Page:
When performing an action that requires a wait you can always log a value before (for example page number of the search results), perform the action and wait for that value to have changed:
page = page_object.page_number
self.selenium.find_element(By.ID, ‘next-page’).click()
WebDriverWait(self.selenium, 10).until(lambda s: page_object.page_number == page+1)

Reporting failures upon timeout
Reporting to the user a clear reason for a timeout failure is very valuable. In cases where the user has no knowledge of the steps of the test or the workflow of the AUT it saves time in having to re-run and debug the test investigating a failure.
As much as we try to make locators and variable names readable, sometimes a complex explicit wait is not clear. Treat it like an inline code comment where you want to communicate to the user, but keep the message brief.
To add a failure message simply add the message to the ‘until’ method:
WebDriverWait(self.selenium, 10).until(lambda s: s.find_elements(By.CSS_SELECTOR, ‘list-item’) == 0, “The list items were not deleted before the timeout”)

Tracking DOM attributes
Occasionally if a javascript package like jQuery is used to manipulate the contents of the page. Can you look at the DOM attributes to see when ajax actions are occurring? Use firebug’s DOM panel to inspect values or set a breakpoint and then replicate the action and watch the value change. This is a very stable option because it bypasses WebDriver’s element cache. jQuery has an attribute called ‘active’ that is easily watchable using this code:
WebDriverWait(self.selenium, 10).until(lambda s: s.execute_script("return == 0"))

Dealing with loading spinners and animations
Catching spinners or loading animations that come and go can be tricky! If you detect the spinner not being present then this might resolve to true before the spinner exists! Occasionally it’s more reliable to ignore the spinner altogether and just focus on waiting for an element on the page that the user will be waiting for. If you’re really struggling you can use a combination of the spinner and the dynamic element. Here is an example of both catching the spinner being deleted and a new element arriving:
WebDriverWait(self.selenium, 10).until(lambda s: s.find_element(By.ID, ‘new-element’) and s.find_elements(By.ID, ‘spinner’) == 0)

The order of WebDriverWait’s polling
While dealing with Ajax and WebDriverWait it is helpful to know a bit about exactly how the internals of WebDriverWait work. In simplified terms it will check the until equation, sleep, then check the equation again until the timeout is reached. The default setting for polling frequency (that means how much sleep between each the until equation) is 0.5 seconds.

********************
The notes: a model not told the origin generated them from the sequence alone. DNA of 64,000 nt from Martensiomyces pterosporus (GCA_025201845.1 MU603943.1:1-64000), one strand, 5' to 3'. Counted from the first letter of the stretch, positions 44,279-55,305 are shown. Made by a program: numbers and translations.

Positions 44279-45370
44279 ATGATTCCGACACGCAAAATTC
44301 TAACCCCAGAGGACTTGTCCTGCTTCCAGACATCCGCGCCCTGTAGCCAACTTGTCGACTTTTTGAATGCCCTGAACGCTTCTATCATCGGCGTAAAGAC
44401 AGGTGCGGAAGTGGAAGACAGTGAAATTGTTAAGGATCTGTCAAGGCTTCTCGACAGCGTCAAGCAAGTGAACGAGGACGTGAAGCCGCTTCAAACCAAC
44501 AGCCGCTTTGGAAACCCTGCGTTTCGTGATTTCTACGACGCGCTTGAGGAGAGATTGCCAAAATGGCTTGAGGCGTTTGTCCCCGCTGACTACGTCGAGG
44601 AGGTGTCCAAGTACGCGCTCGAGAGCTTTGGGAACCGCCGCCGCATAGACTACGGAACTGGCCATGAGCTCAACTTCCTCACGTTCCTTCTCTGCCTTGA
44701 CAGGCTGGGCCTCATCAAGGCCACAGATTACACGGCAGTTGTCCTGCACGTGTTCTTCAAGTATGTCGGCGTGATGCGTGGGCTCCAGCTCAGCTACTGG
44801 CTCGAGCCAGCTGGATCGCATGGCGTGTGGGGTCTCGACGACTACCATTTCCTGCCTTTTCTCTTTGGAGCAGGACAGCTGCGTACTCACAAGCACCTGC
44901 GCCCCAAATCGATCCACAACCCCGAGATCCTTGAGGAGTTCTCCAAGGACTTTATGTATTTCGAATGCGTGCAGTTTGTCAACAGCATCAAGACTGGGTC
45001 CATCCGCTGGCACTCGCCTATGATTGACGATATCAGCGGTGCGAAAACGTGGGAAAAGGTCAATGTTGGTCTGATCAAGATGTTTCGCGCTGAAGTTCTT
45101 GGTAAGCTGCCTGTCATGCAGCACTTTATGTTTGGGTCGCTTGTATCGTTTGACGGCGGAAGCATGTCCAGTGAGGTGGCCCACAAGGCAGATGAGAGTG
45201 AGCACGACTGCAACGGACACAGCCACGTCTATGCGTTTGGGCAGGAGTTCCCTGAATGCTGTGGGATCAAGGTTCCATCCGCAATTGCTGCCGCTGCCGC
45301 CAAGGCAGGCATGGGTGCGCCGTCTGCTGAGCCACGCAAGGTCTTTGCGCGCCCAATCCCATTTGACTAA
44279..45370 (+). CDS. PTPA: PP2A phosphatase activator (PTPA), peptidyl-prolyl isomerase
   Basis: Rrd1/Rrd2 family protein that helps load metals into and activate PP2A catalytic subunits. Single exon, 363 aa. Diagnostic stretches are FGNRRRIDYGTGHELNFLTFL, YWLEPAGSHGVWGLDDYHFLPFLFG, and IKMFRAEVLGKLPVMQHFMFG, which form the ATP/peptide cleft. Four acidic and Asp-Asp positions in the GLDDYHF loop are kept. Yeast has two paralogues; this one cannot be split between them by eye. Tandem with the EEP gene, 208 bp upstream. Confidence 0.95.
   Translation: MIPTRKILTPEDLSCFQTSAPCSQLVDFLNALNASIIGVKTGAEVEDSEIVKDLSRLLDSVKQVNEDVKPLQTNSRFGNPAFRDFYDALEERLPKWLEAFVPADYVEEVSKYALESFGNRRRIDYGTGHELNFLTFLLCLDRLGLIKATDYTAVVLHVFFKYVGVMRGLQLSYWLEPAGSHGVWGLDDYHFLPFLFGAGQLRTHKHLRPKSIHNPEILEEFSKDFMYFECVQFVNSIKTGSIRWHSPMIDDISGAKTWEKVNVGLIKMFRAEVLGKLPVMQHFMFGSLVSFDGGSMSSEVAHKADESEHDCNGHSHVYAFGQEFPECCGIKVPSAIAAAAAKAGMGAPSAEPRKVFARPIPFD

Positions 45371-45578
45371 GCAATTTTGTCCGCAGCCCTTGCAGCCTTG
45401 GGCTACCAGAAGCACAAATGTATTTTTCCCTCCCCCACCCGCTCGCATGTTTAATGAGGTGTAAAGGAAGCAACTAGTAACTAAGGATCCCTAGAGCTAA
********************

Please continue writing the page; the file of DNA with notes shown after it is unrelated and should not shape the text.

The tricky part, however, is that WebDriverWait will check the until equation before it performs the first sleep. Thus if your Ajax has a slight delay, the very first poll of WebDriverWait might resolve true before the ajax has started. In effect, the the wait will not really have occurred at all because the first sleep was never reached.
There is no workaround for this and the only way to avoid it is to change the way or which element you are waiting for.

The StaleElementReferenceException during Waits
A StaleElementReferenceException may occur if javascript or Ajax is reloading the page during your explicit wait. The exception is thrown because, while WebDriver can find the locator before and after the page reload, it can also see that the element is different and it deems it untrustworthy (or stale). This relates to the previous section about WebDriverWait’s polling order.
If the developers are changing the classes of an element before and after then one effective way to wait is to use two locators to locate a single element in each of its states. This is slightly more verbose but the trade-off is a reliable test.

Before login: (By.CSS_SELECTOR, ‘div#user.not_authenticated’)
After login: (By.CSS_SELECTOR, ‘div#user.authenticated’)
WebDriverWait(self.selenium, 10).until(lambda s: s.find_element(By.ID, ‘div#user.authenticated’).is_displayed())

In this case even though the HTML

is the same, WebDriver will consider the elements to be different and hence one will only be found after the page refresh and the authenticated class is set.